Sunday, May 30, 2010

python tools for bioinformatics I: convolve for moving average

This will be the first post of a few describing python tools or idioms that I have found work to well for doing bioinformatics -- or more specifically genomics.


numpy makes a lot of things easier--for example, moving average. We often want to know the GC-content for a given sequence, which is the proportion of DNA sequence in a given window that is made of of (G)uanine or (C)ytosine. You can often see moving average code done with a nested for loop--loop over each nucleotide and then over each surrounding nucleotide in that window. Below is the gist of the simpler, faster method using convolve. It does require you do get your sequence data into a numpy array, but that's easily done from any DNA (or protein) sequence string doing "np.array(sequence_string, dtype='c')".
So the workflow is to
  • get the sequence into a numpy array of dtype 'c'
  • convert the boolean array to int so True is 1, False is 0
  • decide on the window size and make a kernel of that shape that sums to 1
  • profit
with a quick addition for plotting:
the first 100 kilobases of gc content for 50 and 250bp windows look like:

where, as expected, the 250 basepair window is more "smoothed".
From there, it's possible to do some analysis, for example grab the regions with the highest gc content.
That's some fairly dense code to pull out the values centered in the highest GC-content windows and then show the mean of those windows. (Arabidopsis thaliana, which I used for that example, has a fairly low genome-wide GC-content, so the 0.61 average is quite high.)

Another Example

There was a recent question on biostar where someone wanted to find regions with an abundance of a couple amino acids above some cutoff.
The main part of that looks like:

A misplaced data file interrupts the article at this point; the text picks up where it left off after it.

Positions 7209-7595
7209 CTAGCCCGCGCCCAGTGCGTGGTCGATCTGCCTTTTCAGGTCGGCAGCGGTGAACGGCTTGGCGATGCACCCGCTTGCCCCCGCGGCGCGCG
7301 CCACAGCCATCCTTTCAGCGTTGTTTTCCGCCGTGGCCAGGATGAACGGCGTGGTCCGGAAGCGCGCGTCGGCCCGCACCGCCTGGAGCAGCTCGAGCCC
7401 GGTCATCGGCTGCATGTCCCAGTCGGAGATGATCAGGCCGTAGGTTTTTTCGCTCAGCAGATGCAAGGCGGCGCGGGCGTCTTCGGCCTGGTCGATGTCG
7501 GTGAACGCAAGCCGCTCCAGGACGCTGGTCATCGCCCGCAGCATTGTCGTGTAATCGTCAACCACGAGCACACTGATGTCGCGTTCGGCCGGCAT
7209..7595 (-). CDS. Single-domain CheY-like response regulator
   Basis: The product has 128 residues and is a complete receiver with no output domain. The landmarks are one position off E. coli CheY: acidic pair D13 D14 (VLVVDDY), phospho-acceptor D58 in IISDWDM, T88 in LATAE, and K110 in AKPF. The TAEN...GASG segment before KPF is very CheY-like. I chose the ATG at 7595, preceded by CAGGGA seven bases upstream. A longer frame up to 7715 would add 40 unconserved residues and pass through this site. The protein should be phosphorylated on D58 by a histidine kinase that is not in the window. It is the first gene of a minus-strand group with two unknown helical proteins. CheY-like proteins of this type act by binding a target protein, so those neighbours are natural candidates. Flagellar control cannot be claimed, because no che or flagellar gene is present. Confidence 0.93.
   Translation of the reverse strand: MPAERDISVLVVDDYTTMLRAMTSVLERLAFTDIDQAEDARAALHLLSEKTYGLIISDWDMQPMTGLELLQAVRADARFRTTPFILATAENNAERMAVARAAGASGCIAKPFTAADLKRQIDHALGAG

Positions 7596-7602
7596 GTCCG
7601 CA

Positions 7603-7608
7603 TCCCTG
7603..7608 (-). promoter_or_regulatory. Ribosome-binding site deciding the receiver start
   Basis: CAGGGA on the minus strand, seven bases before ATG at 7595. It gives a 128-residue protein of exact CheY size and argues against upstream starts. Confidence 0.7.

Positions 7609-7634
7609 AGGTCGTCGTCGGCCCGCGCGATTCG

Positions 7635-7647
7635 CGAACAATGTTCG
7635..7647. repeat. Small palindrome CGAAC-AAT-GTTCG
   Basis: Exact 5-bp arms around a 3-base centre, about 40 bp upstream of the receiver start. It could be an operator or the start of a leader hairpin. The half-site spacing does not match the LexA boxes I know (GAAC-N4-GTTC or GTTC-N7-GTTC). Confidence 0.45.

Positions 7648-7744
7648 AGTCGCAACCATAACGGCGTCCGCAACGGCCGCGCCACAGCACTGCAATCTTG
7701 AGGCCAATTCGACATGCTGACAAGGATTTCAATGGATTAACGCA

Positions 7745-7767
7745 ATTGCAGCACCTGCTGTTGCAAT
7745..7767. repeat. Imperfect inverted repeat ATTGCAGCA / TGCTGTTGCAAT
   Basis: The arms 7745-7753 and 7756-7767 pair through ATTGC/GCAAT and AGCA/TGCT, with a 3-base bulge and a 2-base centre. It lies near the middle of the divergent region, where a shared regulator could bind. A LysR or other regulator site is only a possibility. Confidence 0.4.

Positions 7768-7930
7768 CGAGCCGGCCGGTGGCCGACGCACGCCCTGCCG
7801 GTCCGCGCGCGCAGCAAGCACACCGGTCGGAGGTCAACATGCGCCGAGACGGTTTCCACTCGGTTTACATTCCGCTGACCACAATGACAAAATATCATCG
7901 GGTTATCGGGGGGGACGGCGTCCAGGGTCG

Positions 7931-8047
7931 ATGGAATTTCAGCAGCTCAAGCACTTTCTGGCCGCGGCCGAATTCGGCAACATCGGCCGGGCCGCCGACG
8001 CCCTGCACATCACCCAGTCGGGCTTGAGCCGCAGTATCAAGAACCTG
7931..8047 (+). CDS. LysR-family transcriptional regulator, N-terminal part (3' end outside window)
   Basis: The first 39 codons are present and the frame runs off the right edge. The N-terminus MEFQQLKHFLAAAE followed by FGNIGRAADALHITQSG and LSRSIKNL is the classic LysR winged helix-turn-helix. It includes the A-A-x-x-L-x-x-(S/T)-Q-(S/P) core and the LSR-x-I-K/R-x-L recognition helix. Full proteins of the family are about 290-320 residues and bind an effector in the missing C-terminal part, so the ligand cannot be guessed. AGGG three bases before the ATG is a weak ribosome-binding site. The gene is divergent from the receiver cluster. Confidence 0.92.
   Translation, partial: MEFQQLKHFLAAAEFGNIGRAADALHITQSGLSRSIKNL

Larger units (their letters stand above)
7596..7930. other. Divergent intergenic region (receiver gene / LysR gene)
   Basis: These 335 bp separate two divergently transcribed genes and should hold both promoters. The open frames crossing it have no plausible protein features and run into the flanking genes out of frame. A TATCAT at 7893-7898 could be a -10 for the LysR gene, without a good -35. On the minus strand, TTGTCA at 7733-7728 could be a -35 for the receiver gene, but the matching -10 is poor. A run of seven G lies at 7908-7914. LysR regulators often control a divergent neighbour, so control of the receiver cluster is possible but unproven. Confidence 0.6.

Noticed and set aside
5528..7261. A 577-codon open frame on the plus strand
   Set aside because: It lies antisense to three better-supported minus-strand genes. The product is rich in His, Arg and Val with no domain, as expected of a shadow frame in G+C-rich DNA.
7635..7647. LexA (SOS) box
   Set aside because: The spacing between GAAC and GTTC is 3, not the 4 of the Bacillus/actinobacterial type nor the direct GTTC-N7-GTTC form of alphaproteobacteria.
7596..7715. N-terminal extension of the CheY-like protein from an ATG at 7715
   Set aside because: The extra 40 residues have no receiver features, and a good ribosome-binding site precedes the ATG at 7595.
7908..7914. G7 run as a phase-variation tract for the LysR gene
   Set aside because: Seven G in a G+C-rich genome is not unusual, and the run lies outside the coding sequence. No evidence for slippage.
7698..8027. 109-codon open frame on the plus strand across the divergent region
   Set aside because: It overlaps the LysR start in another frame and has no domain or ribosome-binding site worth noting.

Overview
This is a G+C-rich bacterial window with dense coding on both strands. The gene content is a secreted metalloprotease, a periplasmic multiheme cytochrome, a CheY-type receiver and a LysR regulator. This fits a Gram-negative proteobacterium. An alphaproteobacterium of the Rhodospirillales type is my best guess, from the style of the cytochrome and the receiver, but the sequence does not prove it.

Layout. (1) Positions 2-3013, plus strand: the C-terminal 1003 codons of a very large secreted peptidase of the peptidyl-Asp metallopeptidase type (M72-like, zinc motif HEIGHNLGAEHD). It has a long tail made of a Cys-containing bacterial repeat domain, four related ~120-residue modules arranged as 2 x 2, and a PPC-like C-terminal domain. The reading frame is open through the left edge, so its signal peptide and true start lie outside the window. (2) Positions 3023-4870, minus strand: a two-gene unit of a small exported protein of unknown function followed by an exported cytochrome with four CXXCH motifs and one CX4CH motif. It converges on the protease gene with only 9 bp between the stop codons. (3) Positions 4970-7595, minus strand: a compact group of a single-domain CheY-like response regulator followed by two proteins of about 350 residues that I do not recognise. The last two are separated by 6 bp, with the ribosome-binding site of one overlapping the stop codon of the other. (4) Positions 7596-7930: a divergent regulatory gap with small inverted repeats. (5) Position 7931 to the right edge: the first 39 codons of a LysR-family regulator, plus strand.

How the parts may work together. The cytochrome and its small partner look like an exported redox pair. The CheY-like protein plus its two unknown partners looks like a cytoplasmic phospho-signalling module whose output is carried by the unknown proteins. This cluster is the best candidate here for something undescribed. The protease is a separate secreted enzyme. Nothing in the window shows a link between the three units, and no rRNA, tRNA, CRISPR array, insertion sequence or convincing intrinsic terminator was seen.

abool = (seq == 'N') | (seq == 'Q') # convert to boolean
    mw = np.convolve(abool, kern, mode='same')
    if mw.max() < cutoff: continue

Where that operates on 'N' and 'Q' amino acids in a protein sequence instead of 'G' and 'C' as in the example above.


Finally, this approach is much more flexible than I've shown, the kernel does not have to be uniform, it can be guassian, or even only taking values to the left of each nucleotide, or weighting the nearest 10 nucleotides at 1 and the rest at 0.2. Even given those changes, once the kernel is chosen, the rest of the "workflow" remains unchanged.


In cases where the input array is numeric--not sequence--there is no need to do the conversion to a boolean, simply run the convolution on the original array with the chosen kernel.

In the examples above, I've shown only np.convolve with mode='same', for most cases dealing with sequence, I think this is a good choice, but it's best to consult the documentation for each specific case.

Finally, in cases where the kernel and the input array are very large, it may be better to use fft convolution from fftconvolve in scipy. I haven't used this much, I think it may require doing your own padding and chopping at the edges...